So, how do you get those precious 270 electoral votes? Essentially, you make the voters aware of your stance on the most important issues to them. Simply visiting a state, giving speeches, or placing advertisements can increase general awareness. Each state will have different issues of importance, so you can target specific battleground states or place national advertisements for nationally significant matters. The Political Machine 2008 gives you clear numbers and icons on your candidate’s standing in each state, along with the alignment of each party for every issue. National polls are less concrete as you are given percentages, the meaning of which is never clearly explained. The first thing you’ll want to do is establish campaign headquarters in key states: these will not only bring in weekly income, but they will increase your candidate’s awareness and show you the important issues for the state. You can also place consulting offices that will give political capital (used to hire operatives) and outreach centers for PR clout (used to gain endorsements). Any of these buildings can be upgraded, which brings in more income and information. Speeches will produce a large increase in your stance ratings on a specific issue, while ads will have a more gradual effect over time. You can do negative ads in the game; before, there wasn’t much difference between saying “I like cheese” and “my opponent hates cheese,” but now your credibility rating will affect the effectiveness of negative ads. More expensive advertisements (radio and TV) reach more states and should be used for nationally important issues.
You will have to fund all of these ads (and travel expenses), so fund raising rallies can be activated for a short-term cash solution. Endorsements produce a short-term, issue-specific boost to your ratings (like the NRA will affect gun control), but they are clearly separated by party lines so you are never fighting your opponent over them, which makes them not that interesting. Activists, which can be activated by visiting a state with a question mark, will provide a permanent positive or negative bonus to that particular state. You can also hire operatives, which will raise and lower stuff like awareness and issue ratings in the states you choose. There are a couple of new operatives in The Political Machine 2008, but they do not drastically improve the gameplay. You will also go on TV for interviews, going head-to-head against knock-offs of Stephen Colbert and Larry King. All of these things were present in the original game, and the same interface problems are still around: why do we need both polling data and popular vote, as they show the same thing? The map overlays could be combined better or streamlined, and it seems the developers took the easy way out by keeping information delivery the same. The overall strategy remains the same: lower opponent awareness while raising your own, and push your issues while downplaying theirs. Because of this, games in The Political Machine 2008 play out exactly the same as before, since this newer version doesn’t offer anything that changes the gameplay. Stardock has done expansions that change the game more a year or two after the original was released than this four-years-later offering. The AI is very solid (a hallmark of any Stardock game) and a good opponent that clearly understands the mechanics, but the feeling of déjà vu never disappears. When you finish your game, you are treated to the same bare presentation as before: states slowly light up with no ongoing suspense. Where are the “close calls” like Ohio or Florida? Where is the media coverage? This sums up The Political Machine 2008: a four-year wait for these underwhelming improvements?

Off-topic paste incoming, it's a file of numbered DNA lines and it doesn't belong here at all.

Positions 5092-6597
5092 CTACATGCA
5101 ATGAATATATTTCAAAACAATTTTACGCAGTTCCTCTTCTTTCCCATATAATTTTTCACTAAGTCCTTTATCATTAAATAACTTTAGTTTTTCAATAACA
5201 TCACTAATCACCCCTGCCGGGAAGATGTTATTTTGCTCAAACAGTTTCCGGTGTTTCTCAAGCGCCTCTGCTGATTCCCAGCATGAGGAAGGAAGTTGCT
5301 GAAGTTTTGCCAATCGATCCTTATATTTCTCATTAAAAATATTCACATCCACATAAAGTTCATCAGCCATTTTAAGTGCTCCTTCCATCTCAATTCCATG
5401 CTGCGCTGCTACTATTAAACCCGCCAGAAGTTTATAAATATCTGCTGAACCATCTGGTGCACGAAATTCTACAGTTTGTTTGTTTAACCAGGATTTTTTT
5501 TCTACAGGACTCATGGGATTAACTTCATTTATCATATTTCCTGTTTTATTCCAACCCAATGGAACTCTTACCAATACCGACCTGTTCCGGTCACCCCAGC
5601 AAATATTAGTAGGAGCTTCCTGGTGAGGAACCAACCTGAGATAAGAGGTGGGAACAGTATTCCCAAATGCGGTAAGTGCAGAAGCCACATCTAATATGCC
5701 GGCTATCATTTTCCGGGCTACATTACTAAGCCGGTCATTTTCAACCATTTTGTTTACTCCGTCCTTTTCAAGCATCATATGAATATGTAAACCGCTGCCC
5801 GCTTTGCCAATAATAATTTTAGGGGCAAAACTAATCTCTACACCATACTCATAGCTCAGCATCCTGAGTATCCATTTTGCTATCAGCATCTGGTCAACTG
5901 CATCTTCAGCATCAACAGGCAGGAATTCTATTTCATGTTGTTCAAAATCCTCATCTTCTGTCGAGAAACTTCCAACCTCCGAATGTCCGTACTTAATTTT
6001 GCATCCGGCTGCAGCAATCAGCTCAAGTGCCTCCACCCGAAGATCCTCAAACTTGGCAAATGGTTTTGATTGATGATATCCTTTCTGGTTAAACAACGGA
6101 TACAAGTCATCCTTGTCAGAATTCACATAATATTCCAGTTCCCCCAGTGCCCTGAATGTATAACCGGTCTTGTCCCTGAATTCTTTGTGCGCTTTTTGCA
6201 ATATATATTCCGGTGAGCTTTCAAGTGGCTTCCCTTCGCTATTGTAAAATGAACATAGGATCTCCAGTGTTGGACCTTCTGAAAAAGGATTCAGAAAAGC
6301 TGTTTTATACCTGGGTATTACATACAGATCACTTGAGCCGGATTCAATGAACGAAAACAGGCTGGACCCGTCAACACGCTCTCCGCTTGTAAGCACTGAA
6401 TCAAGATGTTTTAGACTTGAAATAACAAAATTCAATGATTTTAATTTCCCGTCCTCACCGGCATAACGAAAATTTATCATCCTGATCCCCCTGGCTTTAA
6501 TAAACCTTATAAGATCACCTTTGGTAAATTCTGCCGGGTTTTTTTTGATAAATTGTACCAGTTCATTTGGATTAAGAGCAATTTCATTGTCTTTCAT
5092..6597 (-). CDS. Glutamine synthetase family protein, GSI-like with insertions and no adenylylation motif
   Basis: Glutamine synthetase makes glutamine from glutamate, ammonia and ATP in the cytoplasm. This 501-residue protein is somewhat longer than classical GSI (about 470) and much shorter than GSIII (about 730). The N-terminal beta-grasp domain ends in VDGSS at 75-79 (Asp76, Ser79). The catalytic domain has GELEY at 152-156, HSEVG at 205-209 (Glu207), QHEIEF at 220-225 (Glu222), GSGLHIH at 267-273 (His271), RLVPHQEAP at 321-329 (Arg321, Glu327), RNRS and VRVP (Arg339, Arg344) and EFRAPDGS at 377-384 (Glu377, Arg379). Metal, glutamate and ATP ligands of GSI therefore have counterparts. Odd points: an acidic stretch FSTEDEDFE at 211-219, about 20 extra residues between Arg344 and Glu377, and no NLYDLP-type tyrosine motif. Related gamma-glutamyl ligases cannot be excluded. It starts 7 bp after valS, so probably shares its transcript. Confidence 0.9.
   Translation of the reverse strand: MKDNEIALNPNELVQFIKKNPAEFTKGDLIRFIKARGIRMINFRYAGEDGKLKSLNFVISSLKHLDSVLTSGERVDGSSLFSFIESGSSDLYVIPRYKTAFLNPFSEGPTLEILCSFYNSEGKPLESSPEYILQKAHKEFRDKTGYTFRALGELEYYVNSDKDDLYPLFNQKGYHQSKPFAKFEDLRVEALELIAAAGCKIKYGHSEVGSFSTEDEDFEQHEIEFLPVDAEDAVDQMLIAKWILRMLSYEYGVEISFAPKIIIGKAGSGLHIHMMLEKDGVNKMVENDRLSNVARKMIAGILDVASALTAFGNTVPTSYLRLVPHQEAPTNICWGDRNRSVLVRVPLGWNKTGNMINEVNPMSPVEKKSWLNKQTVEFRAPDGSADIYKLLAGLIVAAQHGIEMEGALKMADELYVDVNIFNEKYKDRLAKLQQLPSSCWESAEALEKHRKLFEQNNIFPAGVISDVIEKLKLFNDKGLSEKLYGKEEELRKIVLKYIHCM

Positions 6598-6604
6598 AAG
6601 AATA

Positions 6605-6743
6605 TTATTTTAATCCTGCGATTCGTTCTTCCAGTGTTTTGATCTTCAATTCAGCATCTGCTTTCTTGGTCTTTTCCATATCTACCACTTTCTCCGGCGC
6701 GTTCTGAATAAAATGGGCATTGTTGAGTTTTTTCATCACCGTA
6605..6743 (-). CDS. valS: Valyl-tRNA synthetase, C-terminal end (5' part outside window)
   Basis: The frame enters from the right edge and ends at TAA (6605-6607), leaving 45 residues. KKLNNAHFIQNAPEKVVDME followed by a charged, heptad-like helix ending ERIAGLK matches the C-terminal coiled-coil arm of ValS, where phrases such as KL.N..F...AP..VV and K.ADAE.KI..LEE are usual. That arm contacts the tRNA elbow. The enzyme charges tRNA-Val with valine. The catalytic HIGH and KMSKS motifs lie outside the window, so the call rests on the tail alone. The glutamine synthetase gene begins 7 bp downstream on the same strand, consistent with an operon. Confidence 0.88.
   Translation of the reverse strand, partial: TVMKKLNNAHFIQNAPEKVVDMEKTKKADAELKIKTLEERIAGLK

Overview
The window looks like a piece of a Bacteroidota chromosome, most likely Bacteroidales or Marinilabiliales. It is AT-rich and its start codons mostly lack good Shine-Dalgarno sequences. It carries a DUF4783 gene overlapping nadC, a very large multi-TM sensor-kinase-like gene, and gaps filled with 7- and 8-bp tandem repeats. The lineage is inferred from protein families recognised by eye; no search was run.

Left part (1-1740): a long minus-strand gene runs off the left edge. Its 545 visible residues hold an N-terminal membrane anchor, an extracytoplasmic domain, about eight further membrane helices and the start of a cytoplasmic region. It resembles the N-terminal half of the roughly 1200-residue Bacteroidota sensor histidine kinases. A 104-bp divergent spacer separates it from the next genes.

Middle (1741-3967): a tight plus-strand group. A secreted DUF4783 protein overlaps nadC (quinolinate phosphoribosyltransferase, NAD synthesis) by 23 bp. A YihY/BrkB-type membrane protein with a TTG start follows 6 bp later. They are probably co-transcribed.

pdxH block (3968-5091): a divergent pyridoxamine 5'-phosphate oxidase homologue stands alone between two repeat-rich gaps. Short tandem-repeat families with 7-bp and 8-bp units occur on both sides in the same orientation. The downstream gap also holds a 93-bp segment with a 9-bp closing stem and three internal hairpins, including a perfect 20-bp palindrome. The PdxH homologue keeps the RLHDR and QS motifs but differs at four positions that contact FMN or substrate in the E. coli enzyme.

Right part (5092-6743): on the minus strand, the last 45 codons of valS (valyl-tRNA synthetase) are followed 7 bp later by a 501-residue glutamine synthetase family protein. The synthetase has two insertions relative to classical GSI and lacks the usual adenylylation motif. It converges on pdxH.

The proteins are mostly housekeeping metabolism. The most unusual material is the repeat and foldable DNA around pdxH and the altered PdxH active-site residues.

While The Political Machine 2008 is clearly the most intuitive election simulation available on the market, geared towards a general audience, we’ve played this game before four years ago. The game offers more scenarios, but even more would reduce the repetition of the campaign. The way it is, you use the same strategy each time you play (since the same states will be most important: those with lots of votes and an even split of voters), so when you play one of the four maps once, you've played it enough. The additional operatives aren’t game changing and the presentation is definitely better, but these are minor improvements in my opinion. I do like the custom candidates and the appearances you can produce, but you could do that before with a text editor. Frankly, I was expecting much more. We get a lot of candidates to choose from, but why get Richard Nixon when you can’t play the 1960 election? Since the core gameplay is identical, you are much better off paying $5 for the 2004 version, because it’s almost exactly the same at this version (except for the graphics and new candidates). The Political Machine 2008 feels like one of those annual EA Sports games that improves the graphics and adds a new feature or two, rather than a game released four years after the original. There is room for a lot more improvement, even for a $20 price tag. Simply put, the enhancements made in The Political Machine 2008 aren’t worth it.